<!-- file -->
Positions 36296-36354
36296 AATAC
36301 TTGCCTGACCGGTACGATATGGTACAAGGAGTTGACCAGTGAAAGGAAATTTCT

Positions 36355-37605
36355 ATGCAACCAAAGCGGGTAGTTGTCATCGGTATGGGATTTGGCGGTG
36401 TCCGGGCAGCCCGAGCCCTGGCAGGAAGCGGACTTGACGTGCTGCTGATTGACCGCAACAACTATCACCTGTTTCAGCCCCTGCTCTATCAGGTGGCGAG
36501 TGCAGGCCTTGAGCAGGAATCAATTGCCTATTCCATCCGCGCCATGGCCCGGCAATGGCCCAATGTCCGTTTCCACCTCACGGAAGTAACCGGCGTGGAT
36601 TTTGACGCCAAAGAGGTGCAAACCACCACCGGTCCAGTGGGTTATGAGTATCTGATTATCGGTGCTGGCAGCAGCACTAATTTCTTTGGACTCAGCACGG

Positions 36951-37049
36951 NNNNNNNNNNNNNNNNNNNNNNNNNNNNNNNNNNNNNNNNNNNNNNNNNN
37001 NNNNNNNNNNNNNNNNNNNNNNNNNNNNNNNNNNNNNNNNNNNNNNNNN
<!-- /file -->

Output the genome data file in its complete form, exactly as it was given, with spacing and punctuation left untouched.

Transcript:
Positions 36296-36354
36296 AATAC
36301 TTGCCTGACCGGTACGATATGGTACAAGGAGTTGACCAGTGAAAGGAAATTTCT

Positions 36355-37605
36355 ATGCAACCAAAGCGGGTAGTTGTCATCGGTATGGGATTTGGCGGTG
36401 TCCGGGCAGCCCGAGCCCTGGCAGGAAGCGGACTTGACGTGCTGCTGATTGACCGCAACAACTATCACCTGTTTCAGCCCCTGCTCTATCAGGTGGCGAG
36501 TGCAGGCCTTGAGCAGGAATCAATTGCCTATTCCATCCGCGCCATGGCCCGGCAATGGCCCAATGTCCGTTTCCACCTCACGGAAGTAACCGGCGTGGAT
36601 TTTGACGCCAAAGAGGTGCAAACCACCACCGGTCCAGTGGGTTATGAGTATCTGATTATCGGTGCTGGCAGCAGCACTAATTTCTTTGGACTCAGCACGG

Positions 36951-37049
36951 NNNNNNNNNNNNNNNNNNNNNNNNNNNNNNNNNNNNNNNNNNNNNNNNNN
37001 NNNNNNNNNNNNNNNNNNNNNNNNNNNNNNNNNNNNNNNNNNNNNNNNN